yes, i dont find objective / subjective meaningful terms. I do object to the idea that items either do or do not have intrinsic value. objectively - meaning it a verifiable fact - our culture subjectively values Van Gogh more than Thomas Kincade and I think very few people would want to bet that this would change in 50 or 100 years. Objectively, many once valuable companies have gone bankrupt but I am pressed to think of an example where the works of a once highly valued artist are now worth nothing. Apple stock’s value is based upon the market consensus of subjective opinions about its future cash flows and an appropriate discount rate. Is ’investing’ in beanie babies more rational than buying stock in the company that produces them? I am sure there are examples where the collectibles held value but the company that made them went bankrupt
 
Stephen Tashi
Science Advisor
6,851
1,149
Is it really worth the investment though?
Would you consider it a good investment if you accumulated a valuable collection and then died, leaving it to your heirs?

The collectors I have known were fond of their collections and did not cash them in while they were alive. So if the goal of an investment is to profit from it while you are alive, collecting has a risk due to the psychology involved. If you become fond of collecting things, you don't want to sell them. I think people who accumulate precious metals have the same problem. The reasons they see for keeping their holdings never go away.
 
1,550
560
"Yet, despite the large costs and many pitfalls, investment in emotional assets can pay off, because of the non-financial yield they provide. "

This is a key point, I think. The collector can "get something out" of the investment other than money: you enjoy looking at the painting, you like riding the antique motorcycle, you fondle the Leica... Or you can show off to the fellow collectors "look what I found in a barn..."
 
1,441
775
I know there's certain trading cards and comics books that drastically go up in value over time. Is it really worth the investment though?
Depends on whether if you want to store up some - or you want to actually produce the thing :wink:
 
Klystron
Gold Member
501
579
What do you guys think?
I know there's certain trading cards and comics books that drastically go up in value over time. Is it really worth the investment though?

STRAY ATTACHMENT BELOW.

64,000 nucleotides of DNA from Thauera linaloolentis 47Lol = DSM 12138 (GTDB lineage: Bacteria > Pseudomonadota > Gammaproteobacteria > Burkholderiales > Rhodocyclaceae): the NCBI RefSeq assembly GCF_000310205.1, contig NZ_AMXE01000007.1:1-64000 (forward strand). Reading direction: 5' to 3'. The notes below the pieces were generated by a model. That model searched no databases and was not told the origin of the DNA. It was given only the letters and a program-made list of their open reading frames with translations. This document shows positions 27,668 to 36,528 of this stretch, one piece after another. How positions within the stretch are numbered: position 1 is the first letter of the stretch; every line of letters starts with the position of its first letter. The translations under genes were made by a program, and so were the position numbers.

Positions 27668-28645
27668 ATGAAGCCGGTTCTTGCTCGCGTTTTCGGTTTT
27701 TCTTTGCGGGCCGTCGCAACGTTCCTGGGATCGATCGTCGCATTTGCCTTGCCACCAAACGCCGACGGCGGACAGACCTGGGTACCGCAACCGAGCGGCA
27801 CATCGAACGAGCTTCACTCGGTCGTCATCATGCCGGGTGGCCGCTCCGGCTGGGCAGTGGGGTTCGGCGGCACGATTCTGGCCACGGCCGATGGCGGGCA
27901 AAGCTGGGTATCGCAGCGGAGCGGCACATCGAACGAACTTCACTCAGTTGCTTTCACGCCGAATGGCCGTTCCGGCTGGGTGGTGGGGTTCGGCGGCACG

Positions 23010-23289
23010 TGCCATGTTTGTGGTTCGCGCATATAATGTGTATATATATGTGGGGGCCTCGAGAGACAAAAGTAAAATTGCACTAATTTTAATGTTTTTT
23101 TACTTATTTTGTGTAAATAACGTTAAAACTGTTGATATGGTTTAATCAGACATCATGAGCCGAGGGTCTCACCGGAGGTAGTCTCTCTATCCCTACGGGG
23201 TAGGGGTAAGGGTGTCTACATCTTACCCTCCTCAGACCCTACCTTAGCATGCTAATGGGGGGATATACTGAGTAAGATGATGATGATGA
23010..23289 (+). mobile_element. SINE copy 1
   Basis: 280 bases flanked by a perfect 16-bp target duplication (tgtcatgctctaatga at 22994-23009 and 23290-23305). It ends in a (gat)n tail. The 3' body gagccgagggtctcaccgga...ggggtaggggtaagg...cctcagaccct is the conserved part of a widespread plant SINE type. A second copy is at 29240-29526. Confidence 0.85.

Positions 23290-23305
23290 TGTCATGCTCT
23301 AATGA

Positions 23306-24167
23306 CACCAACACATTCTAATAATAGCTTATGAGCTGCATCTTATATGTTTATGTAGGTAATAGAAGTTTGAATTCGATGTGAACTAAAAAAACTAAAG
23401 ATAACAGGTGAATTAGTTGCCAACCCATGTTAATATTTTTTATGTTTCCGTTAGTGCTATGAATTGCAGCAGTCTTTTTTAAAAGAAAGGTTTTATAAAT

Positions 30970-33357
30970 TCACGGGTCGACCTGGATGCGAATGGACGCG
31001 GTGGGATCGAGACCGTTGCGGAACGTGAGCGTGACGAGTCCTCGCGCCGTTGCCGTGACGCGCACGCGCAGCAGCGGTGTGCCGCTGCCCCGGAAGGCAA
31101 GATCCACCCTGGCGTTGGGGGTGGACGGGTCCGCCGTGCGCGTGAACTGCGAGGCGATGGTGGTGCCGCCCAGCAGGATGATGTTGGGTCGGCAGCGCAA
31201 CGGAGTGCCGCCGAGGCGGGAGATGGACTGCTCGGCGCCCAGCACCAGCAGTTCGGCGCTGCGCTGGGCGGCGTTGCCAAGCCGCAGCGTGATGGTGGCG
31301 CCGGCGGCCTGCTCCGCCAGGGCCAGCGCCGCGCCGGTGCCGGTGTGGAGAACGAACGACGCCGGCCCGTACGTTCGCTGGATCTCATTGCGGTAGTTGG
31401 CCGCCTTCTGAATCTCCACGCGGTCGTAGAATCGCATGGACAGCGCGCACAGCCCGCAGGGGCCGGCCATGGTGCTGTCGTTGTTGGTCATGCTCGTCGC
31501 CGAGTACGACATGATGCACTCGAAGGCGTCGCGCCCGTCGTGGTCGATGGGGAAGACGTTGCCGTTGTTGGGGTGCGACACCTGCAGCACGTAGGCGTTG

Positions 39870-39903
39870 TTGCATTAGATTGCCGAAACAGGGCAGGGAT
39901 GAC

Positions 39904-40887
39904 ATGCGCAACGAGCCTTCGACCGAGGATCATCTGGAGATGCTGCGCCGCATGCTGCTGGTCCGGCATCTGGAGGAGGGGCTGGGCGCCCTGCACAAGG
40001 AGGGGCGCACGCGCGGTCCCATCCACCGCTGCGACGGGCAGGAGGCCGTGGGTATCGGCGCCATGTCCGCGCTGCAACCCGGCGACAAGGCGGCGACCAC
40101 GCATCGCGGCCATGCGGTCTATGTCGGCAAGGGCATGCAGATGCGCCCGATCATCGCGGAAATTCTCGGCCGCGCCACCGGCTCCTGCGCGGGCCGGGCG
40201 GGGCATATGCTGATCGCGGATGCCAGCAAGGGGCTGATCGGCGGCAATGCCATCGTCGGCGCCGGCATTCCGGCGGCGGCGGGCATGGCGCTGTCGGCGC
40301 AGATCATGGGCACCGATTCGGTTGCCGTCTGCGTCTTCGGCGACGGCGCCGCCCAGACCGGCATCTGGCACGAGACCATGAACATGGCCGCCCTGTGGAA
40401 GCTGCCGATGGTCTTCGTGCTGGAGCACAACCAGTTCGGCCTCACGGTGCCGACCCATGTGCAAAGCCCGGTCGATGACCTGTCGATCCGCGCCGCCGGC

Any collectible in general not just those.
An old saying among comic book and trading card collectors and traders:
You can always read your books or play games with your cards.
Investment remains an important aspect but 'dyed-in-the-wool' collectors often choose items they enjoy to look at and, depending on the collection, handle. Items that spend most of the time locked safely away -- jewelry, firearms, stamps, coins, signed sports balls, etc. -- see the light of day when the enthusiastic collector reveals their latest.

[Edit: corrected typo.]
 
Last edited:
russ_watters
Mentor
19,016
5,168
"Yet, despite the large costs and many pitfalls, investment in emotional assets can pay off, because of the non-financial yield they provide. "

This is a key point, I think. The collector can "get something out" of the investment other than money: you enjoy looking at the painting, you like riding the antique motorcycle, you fondle the Leica... Or you can show off to the fellow collectors "look what I found in a barn..."
This is true of most peoples' real estate investments as well (though it is also about functionality, not just sentiment).
 

Related Threads for: Are collectibles a good/bad investment?

Replies
46
Views
11K
  • Last Post
Replies
24
Views
4K
  • Last Post
Replies
3
Views
7K
  • Last Post
Replies
24
Views
2K
  • Last Post
Replies
1
Views
2K
  • Last Post
Replies
5
Views
2K
  • Last Post
Replies
15
Views
1K
Replies
55
Views
7K
Top